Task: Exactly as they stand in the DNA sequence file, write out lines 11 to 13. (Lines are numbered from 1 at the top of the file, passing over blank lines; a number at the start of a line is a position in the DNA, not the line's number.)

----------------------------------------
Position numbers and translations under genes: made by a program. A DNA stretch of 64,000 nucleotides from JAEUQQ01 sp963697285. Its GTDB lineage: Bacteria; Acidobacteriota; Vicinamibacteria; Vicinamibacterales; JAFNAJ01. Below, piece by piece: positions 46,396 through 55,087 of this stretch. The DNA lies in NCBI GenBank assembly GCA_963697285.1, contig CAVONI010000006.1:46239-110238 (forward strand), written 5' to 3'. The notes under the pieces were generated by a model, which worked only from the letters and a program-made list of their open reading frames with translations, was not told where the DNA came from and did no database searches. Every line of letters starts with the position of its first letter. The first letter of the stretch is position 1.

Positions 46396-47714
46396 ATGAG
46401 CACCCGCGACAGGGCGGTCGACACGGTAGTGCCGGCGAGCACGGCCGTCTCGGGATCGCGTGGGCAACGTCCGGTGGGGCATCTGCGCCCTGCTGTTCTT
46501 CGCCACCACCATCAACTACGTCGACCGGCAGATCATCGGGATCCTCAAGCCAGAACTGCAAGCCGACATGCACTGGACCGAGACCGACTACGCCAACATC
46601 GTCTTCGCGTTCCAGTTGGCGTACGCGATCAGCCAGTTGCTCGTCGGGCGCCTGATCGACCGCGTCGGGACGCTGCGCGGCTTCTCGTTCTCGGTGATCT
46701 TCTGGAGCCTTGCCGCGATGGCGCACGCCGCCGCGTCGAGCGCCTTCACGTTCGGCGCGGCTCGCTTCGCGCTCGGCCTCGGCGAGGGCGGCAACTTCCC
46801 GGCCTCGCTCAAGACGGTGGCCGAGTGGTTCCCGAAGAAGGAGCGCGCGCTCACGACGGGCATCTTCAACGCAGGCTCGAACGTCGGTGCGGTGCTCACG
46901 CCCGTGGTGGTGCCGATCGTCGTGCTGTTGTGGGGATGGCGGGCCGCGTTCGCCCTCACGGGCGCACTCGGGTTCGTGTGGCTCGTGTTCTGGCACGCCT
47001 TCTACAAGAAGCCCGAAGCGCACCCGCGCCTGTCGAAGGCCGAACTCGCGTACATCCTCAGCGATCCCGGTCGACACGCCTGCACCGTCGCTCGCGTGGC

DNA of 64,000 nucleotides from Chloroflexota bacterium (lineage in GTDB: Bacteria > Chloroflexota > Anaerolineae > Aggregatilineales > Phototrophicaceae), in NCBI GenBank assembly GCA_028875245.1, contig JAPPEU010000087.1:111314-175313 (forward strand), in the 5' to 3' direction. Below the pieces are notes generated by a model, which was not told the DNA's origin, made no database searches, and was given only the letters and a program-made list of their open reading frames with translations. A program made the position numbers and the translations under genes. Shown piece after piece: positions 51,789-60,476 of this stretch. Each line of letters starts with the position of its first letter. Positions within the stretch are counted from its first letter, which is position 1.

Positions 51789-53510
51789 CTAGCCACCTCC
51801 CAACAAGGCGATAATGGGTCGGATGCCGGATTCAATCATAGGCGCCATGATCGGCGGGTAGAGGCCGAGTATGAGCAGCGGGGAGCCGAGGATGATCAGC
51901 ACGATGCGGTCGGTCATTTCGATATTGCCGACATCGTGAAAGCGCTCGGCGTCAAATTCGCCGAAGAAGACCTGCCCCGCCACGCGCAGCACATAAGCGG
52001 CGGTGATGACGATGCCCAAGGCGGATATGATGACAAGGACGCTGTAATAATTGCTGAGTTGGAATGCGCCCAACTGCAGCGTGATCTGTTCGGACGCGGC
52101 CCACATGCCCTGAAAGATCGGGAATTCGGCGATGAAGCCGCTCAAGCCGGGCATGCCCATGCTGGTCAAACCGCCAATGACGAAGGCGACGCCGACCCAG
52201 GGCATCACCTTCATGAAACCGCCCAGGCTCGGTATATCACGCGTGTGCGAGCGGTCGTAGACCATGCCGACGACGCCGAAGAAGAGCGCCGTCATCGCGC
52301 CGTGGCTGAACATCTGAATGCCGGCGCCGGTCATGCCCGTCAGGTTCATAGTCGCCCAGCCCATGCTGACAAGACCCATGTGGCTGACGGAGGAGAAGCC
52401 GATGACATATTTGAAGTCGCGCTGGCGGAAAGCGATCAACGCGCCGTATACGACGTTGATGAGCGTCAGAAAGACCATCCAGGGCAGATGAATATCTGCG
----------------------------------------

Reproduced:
DNA of 64,000 nucleotides from Chloroflexota bacterium (lineage in GTDB: Bacteria > Chloroflexota > Anaerolineae > Aggregatilineales > Phototrophicaceae), in NCBI GenBank assembly GCA_028875245.1, contig JAPPEU010000087.1:111314-175313 (forward strand), in the 5' to 3' direction. Below the pieces are notes generated by a model, which was not told the DNA's origin, made no database searches, and was given only the letters and a program-made list of their open reading frames with translations. A program made the position numbers and the translations under genes. Shown piece after piece: positions 51,789-60,476 of this stretch. Each line of letters starts with the position of its first letter. Positions within the stretch are counted from its first letter, which is position 1.

Positions 51789-53510
51789 CTAGCCACCTCC